Most of the consulting I do deals with conferring and small group work in the writing workshop. From time to time, I get lucky enough to talk about my greatest passion – mentor texts. A couple weeks ago, I worked with a group of New York teachers on conferring toolkits. We spent time talking about the items that could go in a narrative toolkit. One of the most important things that goes in a toolkit are mentor texts. We studied Yard Sale by Eve Bunting and Lauren Castillo together. (BTW: If you don’t know Yard Sale, it’s a new picture book worthy of nearly everyone’s narrative conferring toolkit. It’s also one of the 20 books for which I wrote craft lessons that will appear Craft Moves: How to Use Mentor Texts in Writing Workshop, my forthcoming book from Stenhouse.)
First, I read Yard Sale aloud to the group for pleasure. I read it a second time, asking the teachers to listen to it with an ear for what they could teach young writers (i.e., they were reading it like writers). As I listened in to teachers’ small group conversations after the second reading, I heard them talking about things like the use of dialogue, lead/ending, turning point, and internal thinking. I didn’t hear any kind of talk about figurative language, which is often the first thing many teachers will say they noticed in a text (and would want to teach students to do in their own writing). This delighted me so I addressed it with the group.
There’s nothing wrong with metaphors, personification, or hyperbole. In fact, all kinds of figurative language can make writing stronger. However, it’s not the go-to thing I teach kids in a writing conference. I’m more concerned with the things Carl Anderson asserts are the qualities of good writing in Assessing Writers. He states:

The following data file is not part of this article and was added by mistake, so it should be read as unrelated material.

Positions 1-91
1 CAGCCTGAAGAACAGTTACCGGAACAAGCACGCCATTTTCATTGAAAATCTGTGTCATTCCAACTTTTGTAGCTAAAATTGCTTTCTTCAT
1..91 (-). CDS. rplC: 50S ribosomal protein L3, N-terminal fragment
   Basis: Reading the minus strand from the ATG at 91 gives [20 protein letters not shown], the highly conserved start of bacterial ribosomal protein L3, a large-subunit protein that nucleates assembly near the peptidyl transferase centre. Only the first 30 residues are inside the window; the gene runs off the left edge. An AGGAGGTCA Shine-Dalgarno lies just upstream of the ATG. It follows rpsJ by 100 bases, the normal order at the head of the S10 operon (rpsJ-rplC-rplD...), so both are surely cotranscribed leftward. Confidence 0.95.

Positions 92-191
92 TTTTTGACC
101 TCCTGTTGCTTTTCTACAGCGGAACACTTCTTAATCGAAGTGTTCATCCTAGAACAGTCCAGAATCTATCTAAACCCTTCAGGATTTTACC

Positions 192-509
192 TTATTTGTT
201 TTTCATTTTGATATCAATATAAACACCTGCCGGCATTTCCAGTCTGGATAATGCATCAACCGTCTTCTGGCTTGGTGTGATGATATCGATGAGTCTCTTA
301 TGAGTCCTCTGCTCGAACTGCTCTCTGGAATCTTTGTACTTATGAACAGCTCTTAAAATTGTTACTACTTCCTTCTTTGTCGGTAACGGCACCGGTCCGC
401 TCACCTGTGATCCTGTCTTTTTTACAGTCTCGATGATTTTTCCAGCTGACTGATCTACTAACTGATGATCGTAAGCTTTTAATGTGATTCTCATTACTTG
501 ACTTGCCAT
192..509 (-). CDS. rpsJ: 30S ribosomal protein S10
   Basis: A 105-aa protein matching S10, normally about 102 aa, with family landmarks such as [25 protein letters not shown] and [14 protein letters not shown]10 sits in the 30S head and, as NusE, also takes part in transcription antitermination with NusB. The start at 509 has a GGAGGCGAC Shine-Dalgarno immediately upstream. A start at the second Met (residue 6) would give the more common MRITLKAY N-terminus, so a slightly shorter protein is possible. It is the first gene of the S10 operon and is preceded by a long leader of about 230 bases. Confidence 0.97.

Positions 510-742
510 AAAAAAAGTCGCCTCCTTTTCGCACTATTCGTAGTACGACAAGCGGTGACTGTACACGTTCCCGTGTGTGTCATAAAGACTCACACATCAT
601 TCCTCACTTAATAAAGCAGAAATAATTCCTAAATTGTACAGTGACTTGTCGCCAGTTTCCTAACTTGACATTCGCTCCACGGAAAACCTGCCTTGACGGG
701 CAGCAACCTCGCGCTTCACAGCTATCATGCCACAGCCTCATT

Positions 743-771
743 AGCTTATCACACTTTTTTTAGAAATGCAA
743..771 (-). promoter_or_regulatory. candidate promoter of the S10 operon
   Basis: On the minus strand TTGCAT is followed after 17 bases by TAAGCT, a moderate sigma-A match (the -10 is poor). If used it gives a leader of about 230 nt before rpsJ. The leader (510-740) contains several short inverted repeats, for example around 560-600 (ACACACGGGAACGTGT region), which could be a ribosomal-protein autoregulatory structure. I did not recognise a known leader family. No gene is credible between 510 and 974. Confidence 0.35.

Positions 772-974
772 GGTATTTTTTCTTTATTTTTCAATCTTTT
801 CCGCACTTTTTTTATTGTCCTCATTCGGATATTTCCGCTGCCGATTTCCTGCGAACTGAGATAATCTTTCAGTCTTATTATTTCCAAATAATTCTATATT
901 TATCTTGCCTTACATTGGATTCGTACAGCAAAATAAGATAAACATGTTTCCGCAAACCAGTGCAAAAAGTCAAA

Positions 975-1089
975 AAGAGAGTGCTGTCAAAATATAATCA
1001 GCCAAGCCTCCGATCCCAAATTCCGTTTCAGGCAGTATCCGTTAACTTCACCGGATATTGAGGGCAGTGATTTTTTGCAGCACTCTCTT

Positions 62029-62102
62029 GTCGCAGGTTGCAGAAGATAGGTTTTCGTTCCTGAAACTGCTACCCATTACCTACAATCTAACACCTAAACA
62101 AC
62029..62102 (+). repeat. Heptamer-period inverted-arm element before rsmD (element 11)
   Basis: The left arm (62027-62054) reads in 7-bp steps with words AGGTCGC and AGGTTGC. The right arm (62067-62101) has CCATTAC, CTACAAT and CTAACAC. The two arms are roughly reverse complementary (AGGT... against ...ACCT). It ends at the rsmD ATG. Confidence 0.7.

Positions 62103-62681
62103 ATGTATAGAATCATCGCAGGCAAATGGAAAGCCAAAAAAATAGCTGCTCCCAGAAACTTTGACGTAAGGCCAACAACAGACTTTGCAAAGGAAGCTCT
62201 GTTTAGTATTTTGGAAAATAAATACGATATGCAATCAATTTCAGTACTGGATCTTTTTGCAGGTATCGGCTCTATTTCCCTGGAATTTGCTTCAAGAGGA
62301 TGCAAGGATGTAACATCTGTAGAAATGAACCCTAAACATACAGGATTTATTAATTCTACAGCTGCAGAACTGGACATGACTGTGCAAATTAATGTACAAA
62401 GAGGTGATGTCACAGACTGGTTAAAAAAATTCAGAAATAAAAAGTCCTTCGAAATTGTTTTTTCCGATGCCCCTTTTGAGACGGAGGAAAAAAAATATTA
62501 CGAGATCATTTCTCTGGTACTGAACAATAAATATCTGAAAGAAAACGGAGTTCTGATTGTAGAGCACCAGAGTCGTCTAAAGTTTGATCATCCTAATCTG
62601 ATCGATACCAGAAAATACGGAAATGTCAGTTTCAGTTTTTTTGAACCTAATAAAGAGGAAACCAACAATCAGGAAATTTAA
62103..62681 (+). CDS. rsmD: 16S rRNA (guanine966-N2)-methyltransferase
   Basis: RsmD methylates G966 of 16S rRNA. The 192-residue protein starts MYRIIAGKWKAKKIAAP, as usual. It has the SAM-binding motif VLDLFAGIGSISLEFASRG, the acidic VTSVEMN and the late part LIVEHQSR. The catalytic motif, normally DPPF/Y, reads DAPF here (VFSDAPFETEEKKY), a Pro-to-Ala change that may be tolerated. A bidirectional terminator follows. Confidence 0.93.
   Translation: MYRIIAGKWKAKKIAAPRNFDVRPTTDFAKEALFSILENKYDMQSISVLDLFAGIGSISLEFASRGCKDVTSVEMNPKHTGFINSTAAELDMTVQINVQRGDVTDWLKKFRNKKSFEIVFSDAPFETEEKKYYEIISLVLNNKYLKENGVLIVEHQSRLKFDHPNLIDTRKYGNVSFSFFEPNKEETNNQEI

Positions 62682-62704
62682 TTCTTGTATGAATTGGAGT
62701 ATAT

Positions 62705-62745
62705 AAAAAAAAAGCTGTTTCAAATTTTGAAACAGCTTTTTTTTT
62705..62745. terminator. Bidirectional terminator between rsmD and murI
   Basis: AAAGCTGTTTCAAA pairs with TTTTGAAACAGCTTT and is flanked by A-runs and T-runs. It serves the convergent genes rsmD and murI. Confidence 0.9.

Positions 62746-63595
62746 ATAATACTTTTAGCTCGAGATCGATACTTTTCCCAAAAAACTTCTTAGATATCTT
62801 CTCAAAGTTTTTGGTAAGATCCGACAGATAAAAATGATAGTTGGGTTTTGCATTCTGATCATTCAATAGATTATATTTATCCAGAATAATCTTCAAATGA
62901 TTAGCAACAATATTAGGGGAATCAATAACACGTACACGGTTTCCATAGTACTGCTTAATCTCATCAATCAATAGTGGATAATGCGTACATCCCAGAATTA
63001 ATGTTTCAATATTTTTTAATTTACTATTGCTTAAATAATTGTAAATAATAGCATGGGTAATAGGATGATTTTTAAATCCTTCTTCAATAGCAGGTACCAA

Lifelong writers write well when they
- Communicate meaning
- Use genre knowledge
- Structure their writing
- Write with detail
- Give their writing voice
- Use conventions
When I confer with a young writer, I’m concerned with a child’s writing being focused and including a variety of details, not whether or not they included similes in their writing. Therefore, when I mine a picture book for craft moves I can teach kids, it’s rare I will think about figurative language since that’s not the most pressing thing the majority of young writers need to work on right now to make them better writers. After all, we teach the writer, not the writing.” Figurative language can make a piece of writing sound better, but teaching kids how insert some figurative language into a given piece of writing won’t necessarily make them better writers. After I got through with my diatribe about figurative language, a teacher (whose name I wish I knew since I’d love to give her credit lighting the spark for this blog post) raised her hand and said, “Figurative language is kind of like the icing on the cake.” Being a cupcake aficionado, I heard the word frosting and ran with what she said. I likened figurative language to being like the decorations on top of a cupcake. They’re great to have, but a cupcake is complete if it has a moist cake and sweet icing. It doesn’t need to have decorations on top of it if it’s baked carefully with all of the necessary ingredients.